Entrepreneurs worry about whether they work hard enough to deserve success. Especially new entrepreneurs who believe that unless they clock long hours every single day, their business is going to fail, and they will be personally responsible for the failure because they `slacked’ on the job.
That’s mainstream advice too, when starting a new venture. Work hard or fail. Even Gary Vaynerchuk, thought leader, media giant and inspirational speaker, talks at length about laboring 18×7 at your business.
“You need to work harder,” he says. “And faster…I’m exhausted every day, but I’m making all sorts of things happen in my 18 hours. Not only am I working 18 hours, I’m working fast as hell in these 18 hours…There is not a second that’s down for me. Some people say they work ten hours a day, but then when I audit them, there’s 15 minutes here and there where they watched a YouTube video. We fight for minutes on my team. Even seconds.”
Now, I believe Gary Vaynerchuk is special in that way. He works all the time, and that’s just how he is. But if a 15-minute YouTube break to just relax and recharge during a busy workday is unjustifiable, then most humans would burn out within a few weeks or a few months – simply from all that `efforting’.
Like a recipe for cake, the ingredients we put into our day have to be carefully measured and balanced, to achieve a beautiful red velvet or a bundt that is soft, moist and sweet. Add 10 extra eggs to the recipe because some life guru says you must love eggs with the passion of a mother hen, and all you’ll end up baking is quiche. Now, some people like Vaynerchuk may be quite happy to bake and eat quiche for every meal, every single day.
Me? I will gladly eat an omelette or fried eggs for breakfast, but when I want cake, I want cake.
A balanced diet of multiple foods keep our bodies and minds healthy and in good working order. Living on merely eggs would leave us deficient on some essential nutrients, reduce intake of fiber and increase constipation, fatigue and bad breath, and that simply wouldn’t do.
So I take a radically different view on the subject of hard work. I believe hard work is a “mindset” – not an Excel sheet of how many hours you spend at your desk every day. And with that mindset comes awareness, focus and a readiness to learn and grow with joy and enthusiasm that is only born when the impulse of creation comes from the heart space.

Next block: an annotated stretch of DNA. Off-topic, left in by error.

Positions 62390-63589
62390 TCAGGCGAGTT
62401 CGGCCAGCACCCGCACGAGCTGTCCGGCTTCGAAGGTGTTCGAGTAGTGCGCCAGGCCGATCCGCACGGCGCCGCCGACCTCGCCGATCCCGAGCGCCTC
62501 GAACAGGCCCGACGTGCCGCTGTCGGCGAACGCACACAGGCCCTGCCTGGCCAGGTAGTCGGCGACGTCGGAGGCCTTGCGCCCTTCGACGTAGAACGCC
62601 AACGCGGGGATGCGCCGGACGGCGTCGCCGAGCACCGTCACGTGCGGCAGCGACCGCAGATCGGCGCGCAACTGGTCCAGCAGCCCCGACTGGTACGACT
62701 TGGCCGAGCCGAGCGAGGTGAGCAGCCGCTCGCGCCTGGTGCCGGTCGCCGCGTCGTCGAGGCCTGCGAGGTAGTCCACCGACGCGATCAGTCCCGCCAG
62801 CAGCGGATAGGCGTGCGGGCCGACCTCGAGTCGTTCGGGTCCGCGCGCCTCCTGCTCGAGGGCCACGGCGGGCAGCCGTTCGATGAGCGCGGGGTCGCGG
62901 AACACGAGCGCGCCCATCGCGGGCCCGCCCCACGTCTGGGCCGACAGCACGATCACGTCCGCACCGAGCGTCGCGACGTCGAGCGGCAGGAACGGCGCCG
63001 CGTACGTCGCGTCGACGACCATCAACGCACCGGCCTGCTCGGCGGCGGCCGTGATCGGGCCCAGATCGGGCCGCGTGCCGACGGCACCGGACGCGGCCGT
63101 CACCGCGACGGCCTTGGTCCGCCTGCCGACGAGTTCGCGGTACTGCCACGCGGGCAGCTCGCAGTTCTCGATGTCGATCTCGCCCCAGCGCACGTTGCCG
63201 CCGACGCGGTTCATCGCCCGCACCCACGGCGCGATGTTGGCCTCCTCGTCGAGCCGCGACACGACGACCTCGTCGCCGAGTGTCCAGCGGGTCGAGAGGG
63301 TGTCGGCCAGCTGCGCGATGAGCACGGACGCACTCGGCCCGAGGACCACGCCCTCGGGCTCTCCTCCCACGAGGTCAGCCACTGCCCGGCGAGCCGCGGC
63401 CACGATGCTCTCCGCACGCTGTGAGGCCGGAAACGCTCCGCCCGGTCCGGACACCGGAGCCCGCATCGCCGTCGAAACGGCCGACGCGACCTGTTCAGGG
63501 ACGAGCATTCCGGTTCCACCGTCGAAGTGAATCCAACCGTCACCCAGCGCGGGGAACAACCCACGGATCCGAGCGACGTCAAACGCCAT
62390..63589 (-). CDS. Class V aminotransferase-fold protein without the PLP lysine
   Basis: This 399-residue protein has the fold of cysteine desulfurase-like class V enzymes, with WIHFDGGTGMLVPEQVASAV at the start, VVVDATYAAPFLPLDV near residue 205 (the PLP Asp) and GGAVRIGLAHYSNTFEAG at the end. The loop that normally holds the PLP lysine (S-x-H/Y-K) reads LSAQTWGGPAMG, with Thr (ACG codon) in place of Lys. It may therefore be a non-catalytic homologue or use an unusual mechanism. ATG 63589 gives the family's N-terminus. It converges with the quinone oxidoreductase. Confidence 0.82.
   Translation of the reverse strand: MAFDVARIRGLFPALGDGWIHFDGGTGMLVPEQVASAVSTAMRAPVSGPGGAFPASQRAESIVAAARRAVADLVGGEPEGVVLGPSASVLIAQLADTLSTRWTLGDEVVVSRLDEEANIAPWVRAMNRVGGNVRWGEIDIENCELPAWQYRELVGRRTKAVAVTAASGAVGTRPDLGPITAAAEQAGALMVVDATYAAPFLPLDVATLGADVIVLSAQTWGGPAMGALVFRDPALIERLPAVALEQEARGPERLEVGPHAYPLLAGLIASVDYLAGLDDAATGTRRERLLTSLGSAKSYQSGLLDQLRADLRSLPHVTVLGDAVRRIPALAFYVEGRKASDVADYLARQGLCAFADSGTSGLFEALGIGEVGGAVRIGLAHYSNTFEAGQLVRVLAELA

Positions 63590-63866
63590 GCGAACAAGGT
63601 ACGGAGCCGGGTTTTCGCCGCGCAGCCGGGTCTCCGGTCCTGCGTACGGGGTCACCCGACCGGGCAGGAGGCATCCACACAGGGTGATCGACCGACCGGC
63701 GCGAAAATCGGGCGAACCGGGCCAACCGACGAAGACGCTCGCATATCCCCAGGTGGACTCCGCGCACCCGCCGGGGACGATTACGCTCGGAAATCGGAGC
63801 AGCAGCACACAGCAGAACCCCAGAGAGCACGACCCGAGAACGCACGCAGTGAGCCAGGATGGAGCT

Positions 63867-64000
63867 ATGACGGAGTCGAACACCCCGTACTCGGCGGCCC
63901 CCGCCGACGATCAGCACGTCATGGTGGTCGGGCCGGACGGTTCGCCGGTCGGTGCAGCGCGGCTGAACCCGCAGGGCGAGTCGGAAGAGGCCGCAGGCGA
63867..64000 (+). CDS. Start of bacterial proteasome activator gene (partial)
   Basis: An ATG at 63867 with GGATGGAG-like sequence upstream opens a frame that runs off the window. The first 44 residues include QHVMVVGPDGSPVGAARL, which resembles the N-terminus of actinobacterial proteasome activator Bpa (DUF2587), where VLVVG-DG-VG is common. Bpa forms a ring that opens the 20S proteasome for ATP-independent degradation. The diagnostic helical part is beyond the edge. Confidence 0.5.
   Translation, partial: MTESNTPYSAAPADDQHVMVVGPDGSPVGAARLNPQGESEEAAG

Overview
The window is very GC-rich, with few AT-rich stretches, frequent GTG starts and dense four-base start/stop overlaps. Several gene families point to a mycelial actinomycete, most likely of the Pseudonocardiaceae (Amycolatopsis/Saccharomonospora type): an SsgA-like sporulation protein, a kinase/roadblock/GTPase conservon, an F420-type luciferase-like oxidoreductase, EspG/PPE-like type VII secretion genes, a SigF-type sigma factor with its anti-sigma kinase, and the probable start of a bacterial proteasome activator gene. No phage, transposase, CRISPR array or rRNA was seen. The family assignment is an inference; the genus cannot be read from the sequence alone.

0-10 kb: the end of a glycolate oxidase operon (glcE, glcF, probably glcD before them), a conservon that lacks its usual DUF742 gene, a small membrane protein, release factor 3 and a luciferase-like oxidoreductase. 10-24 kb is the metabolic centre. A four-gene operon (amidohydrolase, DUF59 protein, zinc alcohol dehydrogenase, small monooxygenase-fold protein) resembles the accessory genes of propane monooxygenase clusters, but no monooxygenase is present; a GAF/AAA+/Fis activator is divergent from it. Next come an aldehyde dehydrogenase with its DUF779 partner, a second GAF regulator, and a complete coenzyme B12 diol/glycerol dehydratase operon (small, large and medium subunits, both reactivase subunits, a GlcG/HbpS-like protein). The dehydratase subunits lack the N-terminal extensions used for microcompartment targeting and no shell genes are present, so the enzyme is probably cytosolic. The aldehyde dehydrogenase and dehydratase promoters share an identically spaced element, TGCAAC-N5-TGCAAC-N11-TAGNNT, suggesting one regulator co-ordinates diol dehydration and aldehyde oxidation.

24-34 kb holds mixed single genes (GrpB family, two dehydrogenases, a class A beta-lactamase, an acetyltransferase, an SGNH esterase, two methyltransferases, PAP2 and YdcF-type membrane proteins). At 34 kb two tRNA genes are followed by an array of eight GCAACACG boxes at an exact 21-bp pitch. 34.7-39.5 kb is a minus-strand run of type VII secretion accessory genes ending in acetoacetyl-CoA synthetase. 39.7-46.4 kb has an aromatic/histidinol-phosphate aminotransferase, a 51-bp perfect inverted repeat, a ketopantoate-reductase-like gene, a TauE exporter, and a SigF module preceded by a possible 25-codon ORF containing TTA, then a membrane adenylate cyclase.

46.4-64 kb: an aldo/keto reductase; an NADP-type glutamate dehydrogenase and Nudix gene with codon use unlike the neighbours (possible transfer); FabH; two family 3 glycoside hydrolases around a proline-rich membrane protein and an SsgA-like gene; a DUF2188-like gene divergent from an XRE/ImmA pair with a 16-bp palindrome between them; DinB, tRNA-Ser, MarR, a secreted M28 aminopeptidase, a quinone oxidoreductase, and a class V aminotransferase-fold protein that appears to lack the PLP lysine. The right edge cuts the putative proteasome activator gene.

Even though I am the Founder of a growing advertising agency, you will rarely find me sitting at a desk, plugging away for endless hours every day of the week. But that doesn’t mean I am not working hard. When I wake up early every morning to do my a.m. routine of Bible reading, journaling and working out, my mind is already hard at work. When I am on my daily walks in the afternoon, I am feeling exercised and energized from breathing all that fresh air, and I am blogging into my phone. When my family goes to bed at night, I am usually catching up on the reading and research I do to keep abreast with changing trends in my industry.
If you see hard work as a mindset, then there is no stress and pressure to perform. Instead, there is joy in the performing that makes you want to do better and be better. There is freedom to put a problem in a petri dish and study it dispassionately to find the best solution. There is the precious opportunity to grow multi-dimensionally instead of just running as fast as you can because an imaginary timekeeper has his finger on the stopwatch button.
As a serial entrepreneur, I have done my fair share of hard work the traditional way. I have worked 100-hour weeks during my early career in construction and real estate, and I did not even date during that time because I believed if I didn’t work hard enough, I would miss out.
In hindsight, I realize that by putting all my eggs in the `work’ basket, my growth as a human being had become lopsided. People around me were unhappy. I was tired, depleted of fresh ideas and inspiration was in short supply.
Now? I live so much more harmoniously with a hard-work mindset instead. I look at my fingers whenever I need to prioritize the important things in my life (read my article about the hand-life connection by clicking here.)
And I eat cake.
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